07 Jun 2017 15:40pm
WINDHOEK, 07 JUN (NAMPA) - Seventy high school students from across the country gathered in the capital Wednesday to debate green economic and emergency response coordination to natural disasters and other shocks.
The discussions are in line with the United Nations (UN) Sustainable Development Goals (SDG), a global agenda of action aimed at eradicating poverty, saving the planet and ensuring prosperity for all by 2030.
The debate is the sixth annual Model United Nations Namibia (MUNNAM) High School Conference in collaboration with the Ministry of Education, Arts and Culture and Mobile Telephone Network (MTN) Namibia.
Speaking at the opening ceremony, UN Resident Coordinator, Anita Kiki Gbeho challenged the students to find innovative, realistic and progressive solutions to ending poverty and ensuring prosperity for all by 2030.
She pointed out that by 2050, the world will need to produce twice as much food as was produced in the year 2000, but with the same amount of land and using less water.
On Namibia, Gbeho said the country was no stranger to disasters as it is known to be one of the driest countries in the world with a disaster-prone climate.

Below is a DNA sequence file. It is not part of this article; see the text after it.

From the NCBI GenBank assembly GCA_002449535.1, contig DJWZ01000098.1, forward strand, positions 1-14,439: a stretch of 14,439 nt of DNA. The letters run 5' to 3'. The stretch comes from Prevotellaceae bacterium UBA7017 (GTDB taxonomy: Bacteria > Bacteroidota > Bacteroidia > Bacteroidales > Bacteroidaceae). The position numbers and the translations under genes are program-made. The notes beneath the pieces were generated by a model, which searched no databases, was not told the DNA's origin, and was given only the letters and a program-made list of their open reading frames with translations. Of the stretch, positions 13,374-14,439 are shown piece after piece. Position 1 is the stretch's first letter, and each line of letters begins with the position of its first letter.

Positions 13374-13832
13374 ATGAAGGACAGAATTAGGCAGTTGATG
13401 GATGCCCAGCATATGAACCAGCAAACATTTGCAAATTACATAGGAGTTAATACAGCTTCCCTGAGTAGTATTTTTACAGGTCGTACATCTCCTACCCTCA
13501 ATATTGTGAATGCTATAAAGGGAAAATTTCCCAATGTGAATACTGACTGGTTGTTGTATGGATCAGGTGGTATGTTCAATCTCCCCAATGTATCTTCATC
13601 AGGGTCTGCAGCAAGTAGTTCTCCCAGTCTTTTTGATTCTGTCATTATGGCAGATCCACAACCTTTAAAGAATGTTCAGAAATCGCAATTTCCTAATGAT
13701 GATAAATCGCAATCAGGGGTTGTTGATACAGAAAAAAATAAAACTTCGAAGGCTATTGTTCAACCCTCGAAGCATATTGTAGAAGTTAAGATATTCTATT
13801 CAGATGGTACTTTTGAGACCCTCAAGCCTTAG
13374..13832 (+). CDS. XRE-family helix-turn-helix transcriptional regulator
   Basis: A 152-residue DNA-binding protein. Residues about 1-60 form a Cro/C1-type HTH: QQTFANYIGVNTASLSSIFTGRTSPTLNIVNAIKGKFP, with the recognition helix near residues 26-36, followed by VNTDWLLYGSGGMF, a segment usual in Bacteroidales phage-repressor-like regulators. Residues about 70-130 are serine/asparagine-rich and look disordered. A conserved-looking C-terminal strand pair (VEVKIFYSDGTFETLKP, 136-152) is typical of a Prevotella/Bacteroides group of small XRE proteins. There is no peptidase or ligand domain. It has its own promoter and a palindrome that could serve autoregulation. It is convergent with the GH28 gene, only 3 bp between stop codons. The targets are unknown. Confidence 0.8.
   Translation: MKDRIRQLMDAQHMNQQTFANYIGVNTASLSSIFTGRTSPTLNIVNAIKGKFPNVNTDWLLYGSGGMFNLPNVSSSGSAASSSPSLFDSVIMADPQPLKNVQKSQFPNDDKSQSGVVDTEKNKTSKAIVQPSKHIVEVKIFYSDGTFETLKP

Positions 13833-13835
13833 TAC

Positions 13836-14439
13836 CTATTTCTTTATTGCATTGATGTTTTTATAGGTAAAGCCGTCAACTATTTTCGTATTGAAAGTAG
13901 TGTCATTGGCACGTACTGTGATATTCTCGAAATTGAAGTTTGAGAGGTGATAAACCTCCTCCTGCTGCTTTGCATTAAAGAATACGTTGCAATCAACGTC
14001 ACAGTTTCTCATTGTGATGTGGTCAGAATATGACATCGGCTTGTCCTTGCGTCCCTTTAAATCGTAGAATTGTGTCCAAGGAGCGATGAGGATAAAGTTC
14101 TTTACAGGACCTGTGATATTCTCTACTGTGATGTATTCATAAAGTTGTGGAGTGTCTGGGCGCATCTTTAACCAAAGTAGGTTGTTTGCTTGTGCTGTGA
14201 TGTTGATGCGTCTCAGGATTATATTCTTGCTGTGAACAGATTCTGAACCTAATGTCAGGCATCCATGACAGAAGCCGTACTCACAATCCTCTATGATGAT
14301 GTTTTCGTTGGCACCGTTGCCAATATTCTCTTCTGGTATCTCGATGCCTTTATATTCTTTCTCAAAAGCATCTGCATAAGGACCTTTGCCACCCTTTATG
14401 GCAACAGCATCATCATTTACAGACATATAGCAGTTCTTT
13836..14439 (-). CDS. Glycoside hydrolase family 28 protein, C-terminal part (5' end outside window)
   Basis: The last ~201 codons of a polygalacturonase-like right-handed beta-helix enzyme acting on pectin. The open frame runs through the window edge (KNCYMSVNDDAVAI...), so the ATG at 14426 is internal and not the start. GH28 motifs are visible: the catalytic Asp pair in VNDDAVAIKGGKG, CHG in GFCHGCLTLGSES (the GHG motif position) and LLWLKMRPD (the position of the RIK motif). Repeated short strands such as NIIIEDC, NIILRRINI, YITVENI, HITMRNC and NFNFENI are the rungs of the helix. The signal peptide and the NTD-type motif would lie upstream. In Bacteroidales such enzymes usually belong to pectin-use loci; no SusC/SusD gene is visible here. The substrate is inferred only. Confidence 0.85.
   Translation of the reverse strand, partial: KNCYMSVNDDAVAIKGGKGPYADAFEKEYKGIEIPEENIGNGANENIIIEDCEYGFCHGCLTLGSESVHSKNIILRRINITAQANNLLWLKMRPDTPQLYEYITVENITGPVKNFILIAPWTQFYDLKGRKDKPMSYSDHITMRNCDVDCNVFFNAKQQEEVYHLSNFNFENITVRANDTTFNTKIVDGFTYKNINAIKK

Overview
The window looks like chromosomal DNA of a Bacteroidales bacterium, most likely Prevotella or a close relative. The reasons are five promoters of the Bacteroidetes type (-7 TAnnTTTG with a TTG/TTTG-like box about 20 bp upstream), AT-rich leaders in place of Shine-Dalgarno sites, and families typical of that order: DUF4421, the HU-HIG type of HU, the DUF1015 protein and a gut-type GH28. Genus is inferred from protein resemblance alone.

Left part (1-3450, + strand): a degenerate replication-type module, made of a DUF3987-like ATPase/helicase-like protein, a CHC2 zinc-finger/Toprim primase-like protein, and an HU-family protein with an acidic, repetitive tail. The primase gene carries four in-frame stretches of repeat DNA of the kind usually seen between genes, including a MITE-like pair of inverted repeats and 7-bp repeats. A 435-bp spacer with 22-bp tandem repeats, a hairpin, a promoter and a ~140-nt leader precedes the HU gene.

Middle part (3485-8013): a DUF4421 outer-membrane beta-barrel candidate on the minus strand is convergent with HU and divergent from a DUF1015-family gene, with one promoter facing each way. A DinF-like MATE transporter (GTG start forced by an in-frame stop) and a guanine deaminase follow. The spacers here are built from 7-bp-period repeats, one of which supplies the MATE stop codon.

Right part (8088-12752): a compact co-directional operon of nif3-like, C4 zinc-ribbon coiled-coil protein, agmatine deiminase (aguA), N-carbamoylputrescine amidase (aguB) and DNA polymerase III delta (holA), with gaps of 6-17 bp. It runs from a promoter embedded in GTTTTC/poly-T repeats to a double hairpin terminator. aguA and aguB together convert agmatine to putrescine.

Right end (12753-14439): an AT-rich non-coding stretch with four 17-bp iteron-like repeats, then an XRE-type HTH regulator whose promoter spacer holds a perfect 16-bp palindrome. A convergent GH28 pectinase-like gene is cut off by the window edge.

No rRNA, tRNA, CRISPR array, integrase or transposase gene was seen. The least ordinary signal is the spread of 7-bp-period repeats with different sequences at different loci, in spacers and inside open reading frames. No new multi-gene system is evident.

She said it was important therefore to engage the Namibian youth, who make up 60 per cent of the population, to find solutions to the current challenges.
We must mitigate the causes of climate change and ensure that communities are resilient to its impact, said Gbeho.
She praised Namibia for having begun to take action, with support from the UN system, to implement clear policy directives, which include mainstreaming climate change adaptation, disaster risk reduction and food and livelihood security.
Permanent Secretary in the Ministry of Education, Arts and Culture, Sanet Steenkamp also spoke at the event and highlighted that sustainability rests on getting the economy right.
I am convinced the experience you will gain will heighten your global awareness. I am excited to see every Namibian child present here today emerge as a global citizen, said Steenkamp.
She said Namibia was aiming at not having unfinished education issues beyond 2030, the deadline for achieving SDGs, which will coincide with Namibias realisation of Vision 2030.
Her remarks were in reference to Namibias achievements of Millennium Development Goal Two on Universal Education, in which the country attained 99.6 per cent.
The students will write articles on outcome solutions from the debates which will be submitted to the UN headquarters.